- The custom colorization for every item of clothing and furniture is also awesome. Makes the in game items much easier to fit your design elements.

- Traits are fun and actually do help make Sim personalities more distinct.

- Sims are better about taking care of their own needs (you don't need to tell them to pee and go to bed, they will do that themselves usually, and these needs kick in less often). USUALLY. There is a big "but" to this (see cons).

- The World Adventures add on adds basements and dungeon crawling, more or less, including a lot of awesome tools to add to your own building creations. There's also Ambitions which adds some professions you can actually play through rather than see your Sim disappear for a few hours.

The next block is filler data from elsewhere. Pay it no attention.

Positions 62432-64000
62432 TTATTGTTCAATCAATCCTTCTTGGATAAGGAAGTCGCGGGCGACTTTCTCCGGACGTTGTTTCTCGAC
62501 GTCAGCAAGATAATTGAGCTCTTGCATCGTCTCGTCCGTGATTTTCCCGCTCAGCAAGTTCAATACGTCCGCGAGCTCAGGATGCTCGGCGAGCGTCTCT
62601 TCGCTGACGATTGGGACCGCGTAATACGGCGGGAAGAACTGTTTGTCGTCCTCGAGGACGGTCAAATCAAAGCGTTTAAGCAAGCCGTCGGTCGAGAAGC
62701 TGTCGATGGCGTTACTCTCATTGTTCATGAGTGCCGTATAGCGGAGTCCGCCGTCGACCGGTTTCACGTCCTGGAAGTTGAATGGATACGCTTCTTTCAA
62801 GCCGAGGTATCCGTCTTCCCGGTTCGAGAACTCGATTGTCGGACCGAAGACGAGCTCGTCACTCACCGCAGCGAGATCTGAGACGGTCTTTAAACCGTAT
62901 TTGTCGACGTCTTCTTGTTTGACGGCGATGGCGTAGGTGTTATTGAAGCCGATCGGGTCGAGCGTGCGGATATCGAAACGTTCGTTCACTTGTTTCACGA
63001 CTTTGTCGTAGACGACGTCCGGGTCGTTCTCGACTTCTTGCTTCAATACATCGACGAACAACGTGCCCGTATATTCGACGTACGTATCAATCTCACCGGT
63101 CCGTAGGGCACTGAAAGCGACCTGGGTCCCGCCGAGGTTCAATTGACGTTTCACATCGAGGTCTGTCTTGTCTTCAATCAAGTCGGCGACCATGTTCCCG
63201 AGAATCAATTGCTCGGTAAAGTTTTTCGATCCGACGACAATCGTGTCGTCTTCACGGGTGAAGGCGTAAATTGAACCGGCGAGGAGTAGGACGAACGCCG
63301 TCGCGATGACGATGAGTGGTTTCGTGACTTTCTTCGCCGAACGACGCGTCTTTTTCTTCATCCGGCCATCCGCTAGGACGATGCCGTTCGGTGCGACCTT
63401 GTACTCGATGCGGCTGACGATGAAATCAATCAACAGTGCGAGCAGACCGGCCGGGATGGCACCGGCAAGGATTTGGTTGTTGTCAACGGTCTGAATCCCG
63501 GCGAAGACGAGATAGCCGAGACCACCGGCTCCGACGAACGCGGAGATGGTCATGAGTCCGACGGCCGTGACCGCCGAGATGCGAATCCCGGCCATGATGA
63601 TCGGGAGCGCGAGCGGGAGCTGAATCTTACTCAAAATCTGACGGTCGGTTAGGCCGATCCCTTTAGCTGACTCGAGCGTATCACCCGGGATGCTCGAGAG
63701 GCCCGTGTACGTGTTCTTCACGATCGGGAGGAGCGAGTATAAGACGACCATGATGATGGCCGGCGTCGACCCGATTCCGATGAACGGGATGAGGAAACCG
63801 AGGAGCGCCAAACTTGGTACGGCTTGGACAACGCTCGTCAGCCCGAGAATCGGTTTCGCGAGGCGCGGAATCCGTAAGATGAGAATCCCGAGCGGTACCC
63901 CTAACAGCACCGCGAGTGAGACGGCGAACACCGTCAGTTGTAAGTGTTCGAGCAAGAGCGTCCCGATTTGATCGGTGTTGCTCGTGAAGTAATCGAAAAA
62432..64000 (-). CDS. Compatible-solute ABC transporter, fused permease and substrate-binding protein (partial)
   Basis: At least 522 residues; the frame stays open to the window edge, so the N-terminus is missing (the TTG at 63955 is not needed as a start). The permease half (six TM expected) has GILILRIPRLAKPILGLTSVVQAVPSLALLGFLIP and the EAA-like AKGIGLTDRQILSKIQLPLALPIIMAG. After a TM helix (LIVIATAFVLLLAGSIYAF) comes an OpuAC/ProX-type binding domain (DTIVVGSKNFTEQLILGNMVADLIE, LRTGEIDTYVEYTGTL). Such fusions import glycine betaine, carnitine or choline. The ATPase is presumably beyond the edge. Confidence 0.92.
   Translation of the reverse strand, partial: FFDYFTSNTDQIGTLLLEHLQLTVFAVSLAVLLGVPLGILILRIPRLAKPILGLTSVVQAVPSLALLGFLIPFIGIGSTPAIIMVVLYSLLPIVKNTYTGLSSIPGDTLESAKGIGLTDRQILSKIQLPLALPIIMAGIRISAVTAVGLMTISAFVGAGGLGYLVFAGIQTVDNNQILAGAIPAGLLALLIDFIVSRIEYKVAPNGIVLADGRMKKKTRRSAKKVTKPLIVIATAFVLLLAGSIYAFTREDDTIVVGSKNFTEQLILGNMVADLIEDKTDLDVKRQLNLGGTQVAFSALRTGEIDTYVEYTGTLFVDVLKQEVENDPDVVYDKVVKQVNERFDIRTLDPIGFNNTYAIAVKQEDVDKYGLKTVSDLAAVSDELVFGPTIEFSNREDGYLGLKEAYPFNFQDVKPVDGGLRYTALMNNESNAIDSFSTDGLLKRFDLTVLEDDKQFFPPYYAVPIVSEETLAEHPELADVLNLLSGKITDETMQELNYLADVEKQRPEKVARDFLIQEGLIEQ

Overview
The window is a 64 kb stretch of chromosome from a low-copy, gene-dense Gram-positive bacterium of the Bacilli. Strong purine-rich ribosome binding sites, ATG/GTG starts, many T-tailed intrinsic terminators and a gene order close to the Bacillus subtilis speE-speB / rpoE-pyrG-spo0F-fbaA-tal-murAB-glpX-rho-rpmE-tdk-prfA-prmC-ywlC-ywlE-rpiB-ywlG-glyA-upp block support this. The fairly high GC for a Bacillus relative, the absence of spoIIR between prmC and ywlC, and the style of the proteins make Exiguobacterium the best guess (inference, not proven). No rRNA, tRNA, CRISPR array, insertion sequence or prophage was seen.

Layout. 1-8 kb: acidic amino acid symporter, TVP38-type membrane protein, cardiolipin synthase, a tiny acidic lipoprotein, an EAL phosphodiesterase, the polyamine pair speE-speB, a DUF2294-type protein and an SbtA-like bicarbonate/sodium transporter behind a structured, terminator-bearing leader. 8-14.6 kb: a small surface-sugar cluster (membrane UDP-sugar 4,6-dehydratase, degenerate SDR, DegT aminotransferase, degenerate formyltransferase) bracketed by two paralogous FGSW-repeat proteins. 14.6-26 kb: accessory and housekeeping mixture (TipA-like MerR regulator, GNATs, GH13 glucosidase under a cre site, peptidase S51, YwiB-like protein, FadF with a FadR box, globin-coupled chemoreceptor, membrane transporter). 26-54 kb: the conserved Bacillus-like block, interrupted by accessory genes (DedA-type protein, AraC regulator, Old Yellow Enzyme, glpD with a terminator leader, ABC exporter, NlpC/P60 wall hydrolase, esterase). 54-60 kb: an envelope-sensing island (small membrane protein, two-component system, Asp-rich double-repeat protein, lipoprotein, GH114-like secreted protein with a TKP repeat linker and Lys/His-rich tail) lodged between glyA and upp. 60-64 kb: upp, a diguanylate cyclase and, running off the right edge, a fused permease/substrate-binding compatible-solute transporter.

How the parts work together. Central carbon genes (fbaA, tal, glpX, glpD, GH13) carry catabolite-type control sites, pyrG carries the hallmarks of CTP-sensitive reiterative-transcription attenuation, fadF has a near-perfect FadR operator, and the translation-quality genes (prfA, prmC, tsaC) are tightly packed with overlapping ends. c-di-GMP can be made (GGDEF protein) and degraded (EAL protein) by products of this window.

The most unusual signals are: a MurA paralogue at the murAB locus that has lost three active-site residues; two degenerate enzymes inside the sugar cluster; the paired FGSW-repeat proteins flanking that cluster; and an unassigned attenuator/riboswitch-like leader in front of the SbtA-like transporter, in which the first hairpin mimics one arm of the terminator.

- Skill challenges and opportunities which constantly pop up add a lot to gameplay.

Cons
- Sims 3 often feels incomplete. While I feel like Sims and the Sims 2 each felt like a total game, to which expansions simply added more, Sims 3 is designed intentionally to leave new material and objects and interactions to a minimum, hoping to get you to buy more from their download store and/or buy expansions and stuff packs. It always feels like there should be more options than you have in the core game, and expansions after Ambitions have felt especially lacking (I stopped personally after Night Life, as that itself felt like it was half the expansion it should have been, and I was further dissuaded by reviews of Generations to go further). Don't get me wrong, there is tons to do even with the base game, but the design intent to push people to add more with DLC and expansions is much much more transparent than it ever was before (even if it always existed).